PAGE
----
What students need to know and do
First year students need to learn to work effectively in teams to combine their learning of discipline-specific knowledge and approaches with the practical skills that will be of use in the workplace and field.
Student barriers to learning
What students say: “Uni as a whole was hard, especially group work – good luck getting hold of group members. Also you don’t know how they work or whether they’re interested in working.”
Students studying at university often find team work challenging particularly when team members have different class timetables, live some distance from each other, have varying commitments, different personalities, aims and working styles. Together with differing prior conceptions and understandings of the discipline of geography, these challenges can impede geography students’ understanding of the benefits of working in diverse teams to enhance geography outcomes and students’ willingness to actively contribute.
Our teaching strategies
- Create a safe learning environment in tutorials and workshops and use collaborative group tasks to teach group skills in:
- devising a code of conduct for their group
- identifying and recognising peers’ strengths
- assigning roles
- auditing their own skills and those of team members
- acknowledging the positive strong contributions of group members after any group activity;
- Enable a classroom or online place where students can venture half-formed thoughts;
- Devise projects that require multiples skills from across different discipline groups;
- Guiding students to work as a team on a structured research project using existing data, then presenting as a group;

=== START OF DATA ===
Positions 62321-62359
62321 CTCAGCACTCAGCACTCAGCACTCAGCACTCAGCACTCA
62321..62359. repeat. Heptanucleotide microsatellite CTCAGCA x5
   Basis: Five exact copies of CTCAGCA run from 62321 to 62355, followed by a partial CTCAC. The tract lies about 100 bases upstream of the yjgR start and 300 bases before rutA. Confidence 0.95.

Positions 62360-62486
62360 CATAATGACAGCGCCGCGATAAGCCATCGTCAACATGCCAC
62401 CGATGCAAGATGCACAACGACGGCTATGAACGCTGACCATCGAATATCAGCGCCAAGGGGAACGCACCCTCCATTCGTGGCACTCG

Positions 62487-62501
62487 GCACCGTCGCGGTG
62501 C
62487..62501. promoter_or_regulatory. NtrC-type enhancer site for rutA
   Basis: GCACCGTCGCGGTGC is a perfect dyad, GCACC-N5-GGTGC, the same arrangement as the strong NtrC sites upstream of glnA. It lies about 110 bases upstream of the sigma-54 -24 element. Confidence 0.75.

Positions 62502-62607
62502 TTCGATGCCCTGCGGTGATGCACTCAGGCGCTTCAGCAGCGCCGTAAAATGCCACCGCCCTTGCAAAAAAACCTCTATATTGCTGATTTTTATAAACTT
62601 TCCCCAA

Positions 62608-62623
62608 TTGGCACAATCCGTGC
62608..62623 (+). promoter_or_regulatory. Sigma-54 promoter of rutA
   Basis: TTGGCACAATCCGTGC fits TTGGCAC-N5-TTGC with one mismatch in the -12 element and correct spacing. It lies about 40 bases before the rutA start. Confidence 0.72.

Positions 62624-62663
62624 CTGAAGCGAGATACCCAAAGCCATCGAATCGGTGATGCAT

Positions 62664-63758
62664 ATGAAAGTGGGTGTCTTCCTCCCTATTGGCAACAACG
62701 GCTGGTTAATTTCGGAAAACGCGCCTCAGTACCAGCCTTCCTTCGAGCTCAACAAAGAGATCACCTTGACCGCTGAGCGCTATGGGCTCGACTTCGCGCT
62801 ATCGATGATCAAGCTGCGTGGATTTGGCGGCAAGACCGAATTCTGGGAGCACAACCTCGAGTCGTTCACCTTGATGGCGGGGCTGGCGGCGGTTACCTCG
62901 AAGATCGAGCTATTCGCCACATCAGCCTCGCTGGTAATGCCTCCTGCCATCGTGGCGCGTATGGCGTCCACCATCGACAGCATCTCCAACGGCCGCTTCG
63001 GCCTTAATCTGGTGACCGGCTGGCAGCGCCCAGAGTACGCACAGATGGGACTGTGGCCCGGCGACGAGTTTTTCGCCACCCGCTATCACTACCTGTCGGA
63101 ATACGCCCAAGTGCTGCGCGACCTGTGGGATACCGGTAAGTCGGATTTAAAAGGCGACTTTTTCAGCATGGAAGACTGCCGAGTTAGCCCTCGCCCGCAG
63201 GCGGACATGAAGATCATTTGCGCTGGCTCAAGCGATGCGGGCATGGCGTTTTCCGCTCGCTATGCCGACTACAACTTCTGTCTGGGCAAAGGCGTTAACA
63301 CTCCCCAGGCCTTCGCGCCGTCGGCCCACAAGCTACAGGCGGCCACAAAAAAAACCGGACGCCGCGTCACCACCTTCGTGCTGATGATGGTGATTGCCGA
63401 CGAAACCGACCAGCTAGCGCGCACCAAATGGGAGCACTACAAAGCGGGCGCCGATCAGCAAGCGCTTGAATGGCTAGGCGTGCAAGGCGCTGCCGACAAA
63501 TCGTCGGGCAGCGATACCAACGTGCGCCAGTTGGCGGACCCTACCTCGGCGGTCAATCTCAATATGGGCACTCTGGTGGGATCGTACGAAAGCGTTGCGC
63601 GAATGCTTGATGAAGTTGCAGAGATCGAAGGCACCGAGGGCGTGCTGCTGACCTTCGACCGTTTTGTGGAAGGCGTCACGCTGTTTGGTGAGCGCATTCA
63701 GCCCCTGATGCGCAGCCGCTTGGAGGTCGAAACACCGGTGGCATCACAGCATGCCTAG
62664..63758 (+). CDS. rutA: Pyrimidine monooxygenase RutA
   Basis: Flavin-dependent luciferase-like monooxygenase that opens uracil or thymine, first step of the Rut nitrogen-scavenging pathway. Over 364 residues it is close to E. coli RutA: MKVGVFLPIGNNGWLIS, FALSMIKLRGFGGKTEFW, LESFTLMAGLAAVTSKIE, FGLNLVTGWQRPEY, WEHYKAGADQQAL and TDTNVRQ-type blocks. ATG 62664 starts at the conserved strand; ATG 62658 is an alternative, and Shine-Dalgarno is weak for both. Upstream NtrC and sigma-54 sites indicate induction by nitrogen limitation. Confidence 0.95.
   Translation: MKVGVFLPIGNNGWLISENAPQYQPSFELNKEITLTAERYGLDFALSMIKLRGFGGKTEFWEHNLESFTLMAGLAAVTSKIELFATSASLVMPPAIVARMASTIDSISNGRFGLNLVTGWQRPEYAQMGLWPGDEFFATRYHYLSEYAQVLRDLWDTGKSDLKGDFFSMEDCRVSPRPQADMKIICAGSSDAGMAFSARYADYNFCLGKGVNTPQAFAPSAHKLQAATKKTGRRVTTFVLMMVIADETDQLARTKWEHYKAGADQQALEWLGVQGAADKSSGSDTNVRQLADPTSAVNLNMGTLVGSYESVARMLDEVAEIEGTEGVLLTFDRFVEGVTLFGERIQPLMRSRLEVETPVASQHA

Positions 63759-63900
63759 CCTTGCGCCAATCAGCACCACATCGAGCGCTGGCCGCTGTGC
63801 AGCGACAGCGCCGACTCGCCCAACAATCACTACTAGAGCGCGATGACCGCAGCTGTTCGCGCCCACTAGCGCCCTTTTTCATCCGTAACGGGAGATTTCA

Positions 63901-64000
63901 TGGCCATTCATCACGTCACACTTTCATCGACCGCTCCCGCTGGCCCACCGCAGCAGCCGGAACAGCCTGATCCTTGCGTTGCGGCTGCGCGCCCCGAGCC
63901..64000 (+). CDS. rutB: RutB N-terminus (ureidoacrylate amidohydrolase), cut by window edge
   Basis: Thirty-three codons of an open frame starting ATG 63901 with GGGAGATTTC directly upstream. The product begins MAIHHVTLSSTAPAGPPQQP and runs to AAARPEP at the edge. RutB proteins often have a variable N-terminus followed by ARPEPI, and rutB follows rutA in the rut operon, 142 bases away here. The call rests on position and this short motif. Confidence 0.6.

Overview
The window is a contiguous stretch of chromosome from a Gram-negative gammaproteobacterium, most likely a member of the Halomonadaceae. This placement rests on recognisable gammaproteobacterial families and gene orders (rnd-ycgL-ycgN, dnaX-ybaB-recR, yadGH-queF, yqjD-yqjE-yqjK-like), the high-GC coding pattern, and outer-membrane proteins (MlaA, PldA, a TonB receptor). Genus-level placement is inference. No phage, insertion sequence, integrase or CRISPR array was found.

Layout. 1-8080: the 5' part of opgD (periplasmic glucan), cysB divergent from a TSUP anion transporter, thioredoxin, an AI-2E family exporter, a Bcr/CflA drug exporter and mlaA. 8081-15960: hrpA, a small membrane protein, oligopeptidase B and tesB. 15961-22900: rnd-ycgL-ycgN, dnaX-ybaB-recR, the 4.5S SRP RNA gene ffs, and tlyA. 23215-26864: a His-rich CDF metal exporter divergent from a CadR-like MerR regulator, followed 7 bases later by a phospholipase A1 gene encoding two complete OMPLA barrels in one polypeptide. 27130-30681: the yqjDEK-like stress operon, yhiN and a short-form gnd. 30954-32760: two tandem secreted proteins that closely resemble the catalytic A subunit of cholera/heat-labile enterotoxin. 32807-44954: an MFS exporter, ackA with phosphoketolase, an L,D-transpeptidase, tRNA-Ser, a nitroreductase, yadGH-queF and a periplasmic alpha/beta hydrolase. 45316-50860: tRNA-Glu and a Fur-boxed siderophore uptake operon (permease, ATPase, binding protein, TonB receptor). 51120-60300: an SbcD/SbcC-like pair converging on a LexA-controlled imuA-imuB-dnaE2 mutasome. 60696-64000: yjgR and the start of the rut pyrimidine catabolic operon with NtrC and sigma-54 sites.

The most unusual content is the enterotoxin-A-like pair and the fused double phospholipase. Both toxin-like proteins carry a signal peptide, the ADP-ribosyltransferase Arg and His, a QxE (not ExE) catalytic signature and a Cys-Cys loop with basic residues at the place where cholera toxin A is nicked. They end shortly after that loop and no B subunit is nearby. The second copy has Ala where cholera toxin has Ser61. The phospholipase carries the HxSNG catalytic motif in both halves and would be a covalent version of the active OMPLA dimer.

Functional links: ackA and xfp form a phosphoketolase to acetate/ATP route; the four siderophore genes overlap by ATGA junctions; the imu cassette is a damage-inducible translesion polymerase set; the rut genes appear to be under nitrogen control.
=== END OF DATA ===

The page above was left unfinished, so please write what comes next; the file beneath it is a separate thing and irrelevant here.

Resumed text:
- Structure tasks and activities to identify what each individual student has contributed while still requiring them to work together;
- Review the importance of participatory approaches to problem solving:
- appreciating different viewpoints of team members
- discussing the importance of team approach vs individual approaches.
- Structured group activities in lectures and tutorials;
- Structured complex assignment tasks;
- Simulations and role plays;
Dunne, E. & Rawlins, M. (2000). Bridging the gap between industry and higher education: Training academics to promote student teamwork. Innovations in Education and Teaching International, 37(4), 361-371.
Healey, M., Matthews, H., Livingstone, I. & Foster, I. (1996). Learning in small groups in university geography courses: Designing a core module around group projects. Journal of Geography in Higher Education, 20(2), 167-180.
Solem, M., Cheung, I. & Schlemper, M. B. (2008). Skills in professional geography: An assessment of workforce needs and expectations. The Professional Geographer, 60(3), 356-373.